Today Adam Ostrow at Mashable posted responses from various organization who have put themselves at the front of the personal-privacy-on-the-Internet issue. They have all come out with responses that portend the end of personal privacy on the web, should users ignore the process and just blindly accept the ‘suggested’ setting proposed by Facebook.
When presented with the dialog box and process today, I took extra time to understand what they we’re asking and what it might mean. I do recognize that many users will not take the time, they will trust the recommendations and they will just click through the dialog boxes, permitting a level of visibility of their Facebook presence they perhaps did not intend.
If Facebook users are concerned about what they share, this process will allow them to review their setting (a good thing) and establish a level of personal visibility commensurate with their wishes. If a Facebook user is not concerned with what they share, they will be able to quickly and easily set their account to be as open as the front door at Macy’s on Black Friday.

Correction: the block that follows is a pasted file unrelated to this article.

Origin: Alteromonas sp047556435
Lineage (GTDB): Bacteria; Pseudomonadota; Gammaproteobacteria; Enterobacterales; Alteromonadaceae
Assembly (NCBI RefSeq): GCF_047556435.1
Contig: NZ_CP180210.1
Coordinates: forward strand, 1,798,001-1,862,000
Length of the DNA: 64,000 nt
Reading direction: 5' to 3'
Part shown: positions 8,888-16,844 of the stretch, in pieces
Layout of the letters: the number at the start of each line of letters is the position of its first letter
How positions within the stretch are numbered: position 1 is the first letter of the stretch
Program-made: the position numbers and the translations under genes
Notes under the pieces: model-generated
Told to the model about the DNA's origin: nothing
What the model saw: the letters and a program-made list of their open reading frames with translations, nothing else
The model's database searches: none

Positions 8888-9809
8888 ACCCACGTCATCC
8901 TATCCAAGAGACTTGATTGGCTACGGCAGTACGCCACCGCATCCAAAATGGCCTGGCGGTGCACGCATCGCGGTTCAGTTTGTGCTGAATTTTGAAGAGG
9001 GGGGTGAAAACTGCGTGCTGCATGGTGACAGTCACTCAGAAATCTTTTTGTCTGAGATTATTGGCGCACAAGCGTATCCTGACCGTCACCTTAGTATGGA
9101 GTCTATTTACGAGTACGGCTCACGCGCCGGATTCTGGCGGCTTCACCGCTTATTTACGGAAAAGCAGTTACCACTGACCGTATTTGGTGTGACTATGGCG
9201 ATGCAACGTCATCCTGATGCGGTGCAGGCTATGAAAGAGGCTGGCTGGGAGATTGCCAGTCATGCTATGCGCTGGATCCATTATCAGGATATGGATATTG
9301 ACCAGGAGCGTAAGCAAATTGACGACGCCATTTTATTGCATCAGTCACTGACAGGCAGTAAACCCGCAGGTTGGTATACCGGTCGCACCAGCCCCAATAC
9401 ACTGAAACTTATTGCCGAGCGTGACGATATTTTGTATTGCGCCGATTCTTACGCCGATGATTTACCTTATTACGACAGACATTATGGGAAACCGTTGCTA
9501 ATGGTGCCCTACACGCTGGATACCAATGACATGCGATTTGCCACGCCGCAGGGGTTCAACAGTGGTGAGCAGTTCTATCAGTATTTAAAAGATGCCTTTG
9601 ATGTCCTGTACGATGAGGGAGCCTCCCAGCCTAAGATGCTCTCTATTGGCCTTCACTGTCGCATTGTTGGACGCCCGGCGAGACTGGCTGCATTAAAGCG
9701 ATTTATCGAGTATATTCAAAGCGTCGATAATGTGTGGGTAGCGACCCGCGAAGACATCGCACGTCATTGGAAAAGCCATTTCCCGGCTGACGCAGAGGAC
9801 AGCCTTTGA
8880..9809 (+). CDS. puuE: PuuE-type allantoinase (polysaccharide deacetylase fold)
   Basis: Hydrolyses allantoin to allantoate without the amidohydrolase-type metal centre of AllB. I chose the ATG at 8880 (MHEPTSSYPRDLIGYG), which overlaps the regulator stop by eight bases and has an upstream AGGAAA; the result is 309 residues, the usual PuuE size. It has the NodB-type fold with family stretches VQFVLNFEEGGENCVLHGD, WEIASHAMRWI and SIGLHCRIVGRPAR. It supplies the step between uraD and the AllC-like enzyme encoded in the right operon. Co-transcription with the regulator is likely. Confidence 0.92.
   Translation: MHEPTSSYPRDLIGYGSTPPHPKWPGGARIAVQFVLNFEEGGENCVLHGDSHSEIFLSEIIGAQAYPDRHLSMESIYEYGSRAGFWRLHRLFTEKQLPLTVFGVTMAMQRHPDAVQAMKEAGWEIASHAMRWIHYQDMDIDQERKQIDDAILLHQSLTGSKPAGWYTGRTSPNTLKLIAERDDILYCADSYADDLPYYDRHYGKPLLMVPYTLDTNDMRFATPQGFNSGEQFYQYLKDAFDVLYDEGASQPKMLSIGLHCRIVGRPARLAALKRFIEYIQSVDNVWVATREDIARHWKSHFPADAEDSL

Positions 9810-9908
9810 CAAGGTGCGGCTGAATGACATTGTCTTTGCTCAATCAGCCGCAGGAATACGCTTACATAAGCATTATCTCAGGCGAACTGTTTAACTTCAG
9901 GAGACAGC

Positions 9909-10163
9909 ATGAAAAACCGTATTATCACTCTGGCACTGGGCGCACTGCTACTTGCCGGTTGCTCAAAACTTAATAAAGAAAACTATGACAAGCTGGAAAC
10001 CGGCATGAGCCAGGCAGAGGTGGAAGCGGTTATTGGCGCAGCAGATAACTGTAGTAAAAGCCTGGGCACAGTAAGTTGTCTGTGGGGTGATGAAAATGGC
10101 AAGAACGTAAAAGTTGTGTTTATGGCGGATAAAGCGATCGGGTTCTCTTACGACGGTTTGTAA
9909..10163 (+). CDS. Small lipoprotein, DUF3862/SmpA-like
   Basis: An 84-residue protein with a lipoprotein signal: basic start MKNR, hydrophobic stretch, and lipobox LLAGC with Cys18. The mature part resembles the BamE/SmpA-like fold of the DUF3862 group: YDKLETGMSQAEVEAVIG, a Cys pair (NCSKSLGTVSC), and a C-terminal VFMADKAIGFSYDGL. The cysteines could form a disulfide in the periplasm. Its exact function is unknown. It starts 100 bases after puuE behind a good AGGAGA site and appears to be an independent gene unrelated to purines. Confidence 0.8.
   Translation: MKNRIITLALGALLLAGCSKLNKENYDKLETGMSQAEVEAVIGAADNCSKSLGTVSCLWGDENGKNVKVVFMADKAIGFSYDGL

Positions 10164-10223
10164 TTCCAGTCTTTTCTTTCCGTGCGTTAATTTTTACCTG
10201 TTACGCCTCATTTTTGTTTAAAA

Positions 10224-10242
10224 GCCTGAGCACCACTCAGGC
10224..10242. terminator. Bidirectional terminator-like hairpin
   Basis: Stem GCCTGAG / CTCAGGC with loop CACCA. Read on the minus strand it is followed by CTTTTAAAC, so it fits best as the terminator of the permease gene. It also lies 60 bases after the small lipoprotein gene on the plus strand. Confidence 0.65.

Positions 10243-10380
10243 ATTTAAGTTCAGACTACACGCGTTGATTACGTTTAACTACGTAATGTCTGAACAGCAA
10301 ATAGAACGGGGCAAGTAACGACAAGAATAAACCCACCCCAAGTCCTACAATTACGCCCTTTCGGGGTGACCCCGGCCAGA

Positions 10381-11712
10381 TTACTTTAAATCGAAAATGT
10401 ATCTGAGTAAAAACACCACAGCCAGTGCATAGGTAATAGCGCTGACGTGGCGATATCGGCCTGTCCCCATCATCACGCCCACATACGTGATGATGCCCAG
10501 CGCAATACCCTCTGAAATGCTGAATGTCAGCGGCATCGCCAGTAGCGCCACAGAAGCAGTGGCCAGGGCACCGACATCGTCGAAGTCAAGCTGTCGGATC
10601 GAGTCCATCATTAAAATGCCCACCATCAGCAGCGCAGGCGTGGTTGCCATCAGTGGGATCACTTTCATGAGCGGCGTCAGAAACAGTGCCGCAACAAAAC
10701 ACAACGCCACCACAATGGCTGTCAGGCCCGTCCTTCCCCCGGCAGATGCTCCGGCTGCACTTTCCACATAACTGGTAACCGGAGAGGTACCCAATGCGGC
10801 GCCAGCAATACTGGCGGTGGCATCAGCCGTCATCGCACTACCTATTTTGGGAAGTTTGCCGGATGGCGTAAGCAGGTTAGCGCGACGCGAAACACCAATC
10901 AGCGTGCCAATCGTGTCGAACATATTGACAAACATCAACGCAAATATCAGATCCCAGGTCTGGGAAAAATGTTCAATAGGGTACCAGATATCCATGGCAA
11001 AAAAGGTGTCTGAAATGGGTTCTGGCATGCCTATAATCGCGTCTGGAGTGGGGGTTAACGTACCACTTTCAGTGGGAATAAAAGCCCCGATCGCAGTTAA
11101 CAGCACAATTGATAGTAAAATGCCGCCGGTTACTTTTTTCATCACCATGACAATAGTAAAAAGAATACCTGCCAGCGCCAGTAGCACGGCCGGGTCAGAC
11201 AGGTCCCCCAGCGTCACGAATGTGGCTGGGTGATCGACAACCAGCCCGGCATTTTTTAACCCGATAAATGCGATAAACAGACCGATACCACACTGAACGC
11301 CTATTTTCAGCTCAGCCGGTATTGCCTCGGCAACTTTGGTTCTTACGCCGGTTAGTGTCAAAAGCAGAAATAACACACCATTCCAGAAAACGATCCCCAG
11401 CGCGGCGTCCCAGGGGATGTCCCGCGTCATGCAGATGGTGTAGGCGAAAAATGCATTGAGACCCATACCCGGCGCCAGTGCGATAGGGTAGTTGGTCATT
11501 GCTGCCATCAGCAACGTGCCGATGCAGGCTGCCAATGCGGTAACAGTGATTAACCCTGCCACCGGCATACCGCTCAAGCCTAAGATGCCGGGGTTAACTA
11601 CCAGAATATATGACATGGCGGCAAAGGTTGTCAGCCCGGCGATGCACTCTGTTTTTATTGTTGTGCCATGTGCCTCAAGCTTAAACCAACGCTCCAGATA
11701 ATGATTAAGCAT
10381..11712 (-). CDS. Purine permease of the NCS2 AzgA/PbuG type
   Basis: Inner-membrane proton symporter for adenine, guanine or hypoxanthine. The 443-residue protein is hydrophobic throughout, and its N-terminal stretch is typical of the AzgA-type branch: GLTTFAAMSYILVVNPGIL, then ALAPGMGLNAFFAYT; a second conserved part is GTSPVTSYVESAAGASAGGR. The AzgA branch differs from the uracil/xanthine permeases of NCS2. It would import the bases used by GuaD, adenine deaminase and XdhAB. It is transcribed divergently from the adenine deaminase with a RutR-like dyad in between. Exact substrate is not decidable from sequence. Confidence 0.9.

If later they wish to retract that level of permission, they will be able to albeit perhaps some information may ‘escape’ control of the account holder, but not because of Facebook – it would be because of a personal decision that I think Facebook is making an honest effort to help users confront.
The responses of the ACLU N. California Chapter, EFF, Sophos and Trend Micro are summed up by Adam in saying “All of these sources are essentially saying the same thing: the privacy changes at Facebook have the potential to create significant issues for those who don’t carefully review them, which, let’s be honest, is likely to be most users.”
Yes, it will be most users who ignore the best efforts of Facebook to involve them in this very important and pertinent issue, but the changes are being presented appropriately and honestly by Facebook, not being slipped in at the backdoor under some false pretense. Instead of taking issue with Facebooks’ legitimate effort, I’d like to see the experts supporting the personal responsibility users SHOULD be taking in addressing their personal privacy, not deriding the effort by Facebook to have them address it.
Image Courtesy of Alicia Rae on Flickr